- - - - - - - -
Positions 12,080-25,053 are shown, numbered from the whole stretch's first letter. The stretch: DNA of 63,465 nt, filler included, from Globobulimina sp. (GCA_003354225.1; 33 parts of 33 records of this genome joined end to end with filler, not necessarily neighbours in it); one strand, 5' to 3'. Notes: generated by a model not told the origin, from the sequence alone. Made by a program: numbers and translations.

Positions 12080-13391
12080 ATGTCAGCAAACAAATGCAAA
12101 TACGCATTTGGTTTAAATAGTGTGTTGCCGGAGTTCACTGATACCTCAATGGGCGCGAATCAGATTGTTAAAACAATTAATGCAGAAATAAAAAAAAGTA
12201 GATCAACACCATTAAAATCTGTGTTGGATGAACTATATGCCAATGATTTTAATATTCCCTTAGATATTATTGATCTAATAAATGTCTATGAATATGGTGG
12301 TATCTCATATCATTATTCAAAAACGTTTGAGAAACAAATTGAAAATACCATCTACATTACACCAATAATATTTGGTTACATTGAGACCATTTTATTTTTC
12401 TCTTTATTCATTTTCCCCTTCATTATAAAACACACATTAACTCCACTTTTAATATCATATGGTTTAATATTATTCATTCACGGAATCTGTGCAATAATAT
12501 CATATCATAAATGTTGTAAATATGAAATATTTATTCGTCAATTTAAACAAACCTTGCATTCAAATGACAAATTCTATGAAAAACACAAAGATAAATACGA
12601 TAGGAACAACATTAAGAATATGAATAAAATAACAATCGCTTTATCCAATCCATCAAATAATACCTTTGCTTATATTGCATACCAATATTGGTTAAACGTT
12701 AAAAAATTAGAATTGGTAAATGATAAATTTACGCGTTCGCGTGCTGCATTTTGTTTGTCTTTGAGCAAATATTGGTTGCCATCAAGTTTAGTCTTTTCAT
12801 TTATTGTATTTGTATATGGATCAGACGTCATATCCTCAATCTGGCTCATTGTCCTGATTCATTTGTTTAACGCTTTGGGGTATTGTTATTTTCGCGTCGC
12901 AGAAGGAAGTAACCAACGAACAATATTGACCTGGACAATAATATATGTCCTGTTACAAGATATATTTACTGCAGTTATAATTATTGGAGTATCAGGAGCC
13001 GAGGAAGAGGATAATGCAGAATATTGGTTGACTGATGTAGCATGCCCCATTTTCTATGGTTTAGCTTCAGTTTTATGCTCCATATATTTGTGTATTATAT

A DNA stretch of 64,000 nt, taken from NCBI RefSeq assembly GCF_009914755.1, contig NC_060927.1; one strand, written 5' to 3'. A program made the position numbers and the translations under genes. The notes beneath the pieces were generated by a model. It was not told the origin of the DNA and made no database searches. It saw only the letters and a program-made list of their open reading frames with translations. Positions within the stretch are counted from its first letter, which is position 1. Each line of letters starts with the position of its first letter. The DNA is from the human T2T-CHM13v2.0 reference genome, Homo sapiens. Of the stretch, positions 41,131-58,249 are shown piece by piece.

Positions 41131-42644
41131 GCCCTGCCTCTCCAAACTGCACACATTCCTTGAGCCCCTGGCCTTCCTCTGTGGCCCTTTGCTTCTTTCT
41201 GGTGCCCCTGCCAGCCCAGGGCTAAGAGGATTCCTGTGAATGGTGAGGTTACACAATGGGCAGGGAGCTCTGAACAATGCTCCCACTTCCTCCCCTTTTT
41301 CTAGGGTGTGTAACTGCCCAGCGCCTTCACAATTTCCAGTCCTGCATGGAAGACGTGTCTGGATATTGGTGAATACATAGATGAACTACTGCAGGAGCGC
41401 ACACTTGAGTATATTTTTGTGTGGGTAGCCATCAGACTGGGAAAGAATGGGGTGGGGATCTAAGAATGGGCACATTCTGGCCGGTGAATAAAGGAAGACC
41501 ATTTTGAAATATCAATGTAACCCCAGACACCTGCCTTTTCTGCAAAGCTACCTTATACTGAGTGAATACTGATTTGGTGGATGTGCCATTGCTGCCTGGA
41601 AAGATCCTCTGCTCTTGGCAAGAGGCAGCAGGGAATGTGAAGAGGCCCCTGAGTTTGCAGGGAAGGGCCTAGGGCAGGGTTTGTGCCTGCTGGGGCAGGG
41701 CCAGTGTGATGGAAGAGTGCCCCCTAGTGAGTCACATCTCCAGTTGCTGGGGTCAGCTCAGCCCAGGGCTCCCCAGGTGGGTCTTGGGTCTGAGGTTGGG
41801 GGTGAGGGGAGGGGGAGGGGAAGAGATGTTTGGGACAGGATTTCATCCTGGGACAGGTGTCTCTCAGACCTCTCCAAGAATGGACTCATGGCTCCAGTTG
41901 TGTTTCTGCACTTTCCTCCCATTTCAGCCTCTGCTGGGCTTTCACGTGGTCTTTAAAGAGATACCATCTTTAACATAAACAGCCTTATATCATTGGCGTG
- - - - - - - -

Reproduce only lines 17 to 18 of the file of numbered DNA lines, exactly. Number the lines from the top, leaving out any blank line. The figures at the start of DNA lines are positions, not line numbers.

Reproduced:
41201 GGTGCCCCTGCCAGCCCAGGGCTAAGAGGATTCCTGTGAATGGTGAGGTTACACAATGGGCAGGGAGCTCTGAACAATGCTCCCACTTCCTCCCCTTTTT
41301 CTAGGGTGTGTAACTGCCCAGCGCCTTCACAATTTCCAGTCCTGCATGGAAGACGTGTCTGGATATTGGTGAATACATAGATGAACTACTGCAGGAGCGC